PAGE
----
Tropical Research Reference Platform

Published Date: 3rd August 2020


Leaves and legume forages are usually fed to poultry and pigs under smallholder farming systems, and could be major protein feed sources for pigs at locations where affordable energy feedstuffs are low in protein. These plant materials are either fed fresh or are processed before feeding. Cocoyam produces large quantities of protein and mineral-rich leaves during its vegetation period, which could be harvested and processed into high protein feedstuff for use in livestock feeds production. Although cocoyam leaf meal has been shown to be much cheaper than conventional protein feedstuffs like soybean meal, and groundnut cake, its major limitation as a protein source for livestock is the presence of anti-nutritional factors and the imbalance of certain amino acids. The simple and effective methods of processing cocoyam leave into nutritious leaf meals were discussed in the previous article. Of these, boiling, soaking, and fermentation have been shown to be the best methods of reducing the effects of the anti-nutrients and improving the nutritional value of cocoyam leaf meals.

Ensilage has however received a lot of research attention in the pig producing areas of Asia and South America. Ensilage is a cheap and simple controlled fermentation technique carried out in a sealed anaerobic environment and used to conserve high moisture forage in many regions of the world. High moisture materials like cocoyam leaves and petioles may need to be pre-wilted prior to ensiling to improve the dry matter content, and may also need to be augmented with water-soluble carbohydrate sources like starchy tubers and molasses as an additive to enhance the ensiling process. Although smallholder farmers use cocoyam roots and leaves in feeding their animals, very limited information is available on its actual nutritional value for poultry and ruminant nutrition. Most of the available information deals with the nutritional value of cocoyam leaf meal in pig nutrition.

Plate 2: Steam blanched of cocoyam leaves (Source: Afrifa, 2010)

The nutritive value of cocoyam leaf meal for pigs

Wilted cocoyam leaves have been shown to be palatable to pigs under smallholder production systems. Researchers at UTA-TOSOLY, Socorro, Santander-Sur, Colombia, demonstrated that both fresh petioles and leaves of the tannia cocoyam, Xanthosoma sagittifolium could be fed to pigs, with the leaves being fed mostly to growing pigs, and the petioles to pregnant sows, that require lower levels of protein in the diet and can handle bulky feeds better than the growing ones. They reported that in an experiment in which 50 percent of the soybean meal (500 g/pig/day) in a sugar cane juice-based diet for growing pigs was substituted with fresh leaves of cocoyam, the dry matter intake, weight gain and feed efficiency values remained within the normal ranged obtained with such diets. Higher substitution levels were however reported to elicit a lineal decline in protein digestibility.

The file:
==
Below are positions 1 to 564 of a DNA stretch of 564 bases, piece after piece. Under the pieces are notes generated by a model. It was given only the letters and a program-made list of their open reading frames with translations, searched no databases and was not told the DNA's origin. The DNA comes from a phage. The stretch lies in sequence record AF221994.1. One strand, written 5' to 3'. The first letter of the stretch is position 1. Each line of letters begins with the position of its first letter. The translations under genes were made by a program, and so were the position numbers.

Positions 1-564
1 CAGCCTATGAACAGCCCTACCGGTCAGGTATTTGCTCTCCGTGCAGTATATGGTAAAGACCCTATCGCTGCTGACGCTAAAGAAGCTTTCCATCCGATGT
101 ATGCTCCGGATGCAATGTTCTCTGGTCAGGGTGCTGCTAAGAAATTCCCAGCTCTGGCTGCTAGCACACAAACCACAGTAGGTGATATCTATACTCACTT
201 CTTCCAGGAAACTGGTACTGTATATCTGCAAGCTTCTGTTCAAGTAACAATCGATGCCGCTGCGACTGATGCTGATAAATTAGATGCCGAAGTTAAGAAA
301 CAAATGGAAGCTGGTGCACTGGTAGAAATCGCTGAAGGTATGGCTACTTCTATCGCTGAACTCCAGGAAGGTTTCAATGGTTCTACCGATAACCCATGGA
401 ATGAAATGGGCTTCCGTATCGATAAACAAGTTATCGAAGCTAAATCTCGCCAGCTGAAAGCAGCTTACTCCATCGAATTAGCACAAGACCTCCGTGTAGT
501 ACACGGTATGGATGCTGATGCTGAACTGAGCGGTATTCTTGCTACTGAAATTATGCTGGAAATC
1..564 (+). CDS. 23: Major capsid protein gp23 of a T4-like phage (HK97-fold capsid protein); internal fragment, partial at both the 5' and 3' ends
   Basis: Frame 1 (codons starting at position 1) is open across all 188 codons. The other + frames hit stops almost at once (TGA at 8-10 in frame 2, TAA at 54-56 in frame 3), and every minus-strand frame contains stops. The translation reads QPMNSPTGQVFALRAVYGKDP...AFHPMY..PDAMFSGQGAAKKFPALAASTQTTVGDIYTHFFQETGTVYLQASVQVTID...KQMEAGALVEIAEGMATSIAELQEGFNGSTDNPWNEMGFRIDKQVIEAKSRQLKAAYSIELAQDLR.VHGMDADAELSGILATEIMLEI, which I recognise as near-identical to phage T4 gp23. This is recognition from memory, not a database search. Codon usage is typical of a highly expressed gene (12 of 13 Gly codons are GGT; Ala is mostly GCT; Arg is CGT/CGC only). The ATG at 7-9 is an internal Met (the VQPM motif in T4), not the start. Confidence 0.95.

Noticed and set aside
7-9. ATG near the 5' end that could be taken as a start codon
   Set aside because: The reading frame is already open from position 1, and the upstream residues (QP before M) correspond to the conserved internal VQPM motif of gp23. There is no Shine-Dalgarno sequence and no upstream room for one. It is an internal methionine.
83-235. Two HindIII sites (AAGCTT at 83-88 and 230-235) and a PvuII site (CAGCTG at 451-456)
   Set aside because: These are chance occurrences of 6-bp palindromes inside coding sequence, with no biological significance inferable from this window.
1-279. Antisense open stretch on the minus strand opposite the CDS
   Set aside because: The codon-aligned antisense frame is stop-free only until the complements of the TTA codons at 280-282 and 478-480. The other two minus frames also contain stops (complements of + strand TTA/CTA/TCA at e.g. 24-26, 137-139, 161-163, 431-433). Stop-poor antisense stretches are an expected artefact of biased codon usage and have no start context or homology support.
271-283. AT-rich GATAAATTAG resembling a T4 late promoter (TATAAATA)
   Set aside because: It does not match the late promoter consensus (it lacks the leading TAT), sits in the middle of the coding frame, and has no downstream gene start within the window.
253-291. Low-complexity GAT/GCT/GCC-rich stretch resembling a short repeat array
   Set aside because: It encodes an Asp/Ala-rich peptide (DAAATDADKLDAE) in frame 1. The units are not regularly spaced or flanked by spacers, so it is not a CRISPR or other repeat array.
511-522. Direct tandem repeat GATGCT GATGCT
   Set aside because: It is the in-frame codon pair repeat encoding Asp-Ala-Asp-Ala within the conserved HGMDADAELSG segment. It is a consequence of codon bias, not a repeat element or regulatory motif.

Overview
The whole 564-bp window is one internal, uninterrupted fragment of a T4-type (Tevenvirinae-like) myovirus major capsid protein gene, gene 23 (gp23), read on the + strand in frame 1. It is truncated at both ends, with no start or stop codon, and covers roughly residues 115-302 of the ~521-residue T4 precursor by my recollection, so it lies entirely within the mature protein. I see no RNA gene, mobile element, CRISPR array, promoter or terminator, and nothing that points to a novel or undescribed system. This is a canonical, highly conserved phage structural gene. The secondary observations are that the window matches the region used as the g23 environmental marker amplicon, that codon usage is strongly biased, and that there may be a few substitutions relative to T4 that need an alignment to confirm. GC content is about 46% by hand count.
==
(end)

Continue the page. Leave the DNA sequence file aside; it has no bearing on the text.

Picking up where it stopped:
Plate 1: Chopped cocoyam leaves offered to pigs (Source: Rodriguez, 2010)

The need to reduce the effects of an anti-nutritional factor on animal development, conserve the extra leaves produced during periods of abundance, and also to standardize the supply of cocoyam leaves to in commercial farms has, however, led to the development of ensilage techniques for processing cocoyam leaves used in feeding pigs. Thus, ensilage has been the chief method of processing cocoyam leaves fed to pigs. Researchers at the Center for Livestock and Agriculture Development, Cambodia, however, reported that on a basal diet of rice bran + broken rice or rice bran + cassava root meal (1:1 ratio), offered at 2 percent of live weight, and sun-dried or ensiled taro leaves ad-libitum, pigs consumed almost twice more dried leaves than the ensiled form. The ensiled taro and sun-dried leaves provided 38 and 43 percent of the dietary dry matter and 75 and 82 percent of the dietary protein respectively. They attributed the apparently higher nutritive value of the sun-dried compared with the ensiled taro leaves to inadequacies in the ensiling process, resulting in a disproportionate breakdown of the protein, and poor palatability. However, properly ensiled cocoyam leaves have been successfully fed to pigs at the growing and fattening stages, as well as to gilts during gestation and lactation periods at varying inclusion levels.

In a Laotian study in which the effects of replacing soybean meal with ensiled taro leaf meal were evaluated in growing pigs, dry matter, and crude protein intakes were unaffected by increasing replacement (25 and 50 percent) of soybean crude protein with taro leaf silage crude protein in the diet. Similarly, average daily weight gain, feed conversion ratio, carcass weight, backfat thickness, and dressing percentage of the pigs fed ensiled taro leaf meal were unaffected, indicating that taro silage can be used as protein sources for growing pigs without negative effects on their performance. The effect of biochar on the growth rates of pigs fed a basal diet of ensiled banana (Musa spp) pseudostem and ensiled taro (C. esculenta) foliage was also evaluated by researchers at the National University of Laos. Growth performance was significantly improved by the addition of biochar to the basal diet, with a 20.1 percent increase in weight gain. Biochar is a co-product of pyrolysis or carbonization process during which biomass is heated in a low to the zero-oxygen state resulting in carbon-rich ingredients. Biochar is usually not pure carbon but a mixture of carbon, hydrogen, oxygen, nitrogen sulfur, and ash in various proportions. It has in recent times been used to improve gut health, nutrient uptake, and therefore growth performance in poultry, pigs, and cattle.